12 predictive analytics screw-ups

Make these mistakes and you won't need an algorithm to predict the outcome

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So Abbott went looking for more data -- from the technicians themselves. "The secret sauce is taking the data you have and augmenting it so that the attributes have more information in them," he says. After speaking with the domain experts, his team came up with an approach that was successful.

"Instead of having hundreds of sparsely populated variables, we condensed this into dozens more information-rich variables, each tied to the historic relationships to parts being needed," Abbott explains. Essentially, they matched up the occurrence of certain keywords in repair histories to discover what percent of the time a part had been needed.

"What we were doing was reworking the data to be more aligned with what an expert would be thinking, instead of relying just on the algorithms to pull things together. This is a trick we use a lot because the algorithms are only so good at pulling together those patterns," he says.

9. Just assume that the keepers of the data will be fully on board and cooperative.

Many big predictive analytics projects fail because the initiators didn't cover all of the political bases before proceeding. One of the biggest obstacles can be the people who own the data, who control the data or who control how business stakeholders can use the data. One Elder Research client -- a payday lending firm, which offers short term loans to tide people over until their next paycheck -- never got past the project kickoff meeting due to internal dissent.

Guard dogs
Source: REUTERS/Carlos Vera.

"All along the way we were challenged by the IT person, who was insulted that he had not been asked to do the work," Deal says. All of the key people who were integral to the project should have been on board before the first meeting started, he says.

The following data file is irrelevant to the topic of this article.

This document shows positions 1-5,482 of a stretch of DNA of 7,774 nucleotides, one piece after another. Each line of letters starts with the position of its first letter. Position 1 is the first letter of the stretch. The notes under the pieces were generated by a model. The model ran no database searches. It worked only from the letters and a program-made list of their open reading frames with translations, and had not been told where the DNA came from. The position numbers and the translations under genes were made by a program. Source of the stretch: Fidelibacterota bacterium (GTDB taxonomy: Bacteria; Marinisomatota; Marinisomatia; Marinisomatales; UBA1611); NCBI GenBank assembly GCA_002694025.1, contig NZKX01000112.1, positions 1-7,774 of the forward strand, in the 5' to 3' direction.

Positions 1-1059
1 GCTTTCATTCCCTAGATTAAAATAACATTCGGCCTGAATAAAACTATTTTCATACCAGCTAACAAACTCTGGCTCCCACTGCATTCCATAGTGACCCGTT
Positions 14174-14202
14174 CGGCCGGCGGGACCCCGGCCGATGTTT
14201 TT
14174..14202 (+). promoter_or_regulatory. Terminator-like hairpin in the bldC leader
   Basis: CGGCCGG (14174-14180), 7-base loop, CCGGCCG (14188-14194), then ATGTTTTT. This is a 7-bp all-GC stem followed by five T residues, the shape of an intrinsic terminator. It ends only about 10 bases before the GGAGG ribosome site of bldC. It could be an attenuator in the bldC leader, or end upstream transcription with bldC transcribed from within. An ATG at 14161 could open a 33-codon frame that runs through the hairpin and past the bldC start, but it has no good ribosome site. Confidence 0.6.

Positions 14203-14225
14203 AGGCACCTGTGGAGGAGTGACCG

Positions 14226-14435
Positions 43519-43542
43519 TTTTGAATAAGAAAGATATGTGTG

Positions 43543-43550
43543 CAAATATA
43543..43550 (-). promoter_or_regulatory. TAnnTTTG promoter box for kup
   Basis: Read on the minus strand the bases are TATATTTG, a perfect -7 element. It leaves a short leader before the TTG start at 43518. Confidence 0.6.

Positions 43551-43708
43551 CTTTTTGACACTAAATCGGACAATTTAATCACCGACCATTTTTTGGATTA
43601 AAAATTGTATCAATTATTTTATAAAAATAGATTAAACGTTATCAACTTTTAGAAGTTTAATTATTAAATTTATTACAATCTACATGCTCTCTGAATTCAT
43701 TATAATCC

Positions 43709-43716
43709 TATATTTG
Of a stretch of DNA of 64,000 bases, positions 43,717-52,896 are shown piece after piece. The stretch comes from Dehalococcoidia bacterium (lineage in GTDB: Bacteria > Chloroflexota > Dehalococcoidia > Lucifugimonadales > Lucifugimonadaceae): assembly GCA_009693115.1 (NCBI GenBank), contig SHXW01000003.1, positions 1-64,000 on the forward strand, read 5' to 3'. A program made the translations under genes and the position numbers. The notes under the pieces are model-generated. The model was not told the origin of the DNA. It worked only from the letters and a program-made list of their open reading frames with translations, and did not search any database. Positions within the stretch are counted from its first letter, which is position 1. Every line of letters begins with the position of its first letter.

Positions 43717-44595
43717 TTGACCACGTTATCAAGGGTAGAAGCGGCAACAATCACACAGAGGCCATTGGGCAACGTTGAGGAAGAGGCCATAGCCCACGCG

Then there was the case of a debt collection firm that had big plans for figuring out how to improve its success rate. Abbott attended the initial launch meeting. "The IT people had control of the data and they were loath to relinquish any control to the business intelligence and data mining groups," he says.

The firm spent hundreds of thousands of dollars developing the models, only to have management put the project into a holding pattern "for evaluation" -- for three years. Since by then the information would have been useless, "holding pattern" was effectively a euphemism for killing the project. "They ran the model and collected statistics on its predictions, but it never was used to change decisions in the organization, so was a complete waste of time."

"The models were developed but never used because the political hoops weren't connected," Abbott says. So if you want to succeed, build a consensus -- and have C-suite support.

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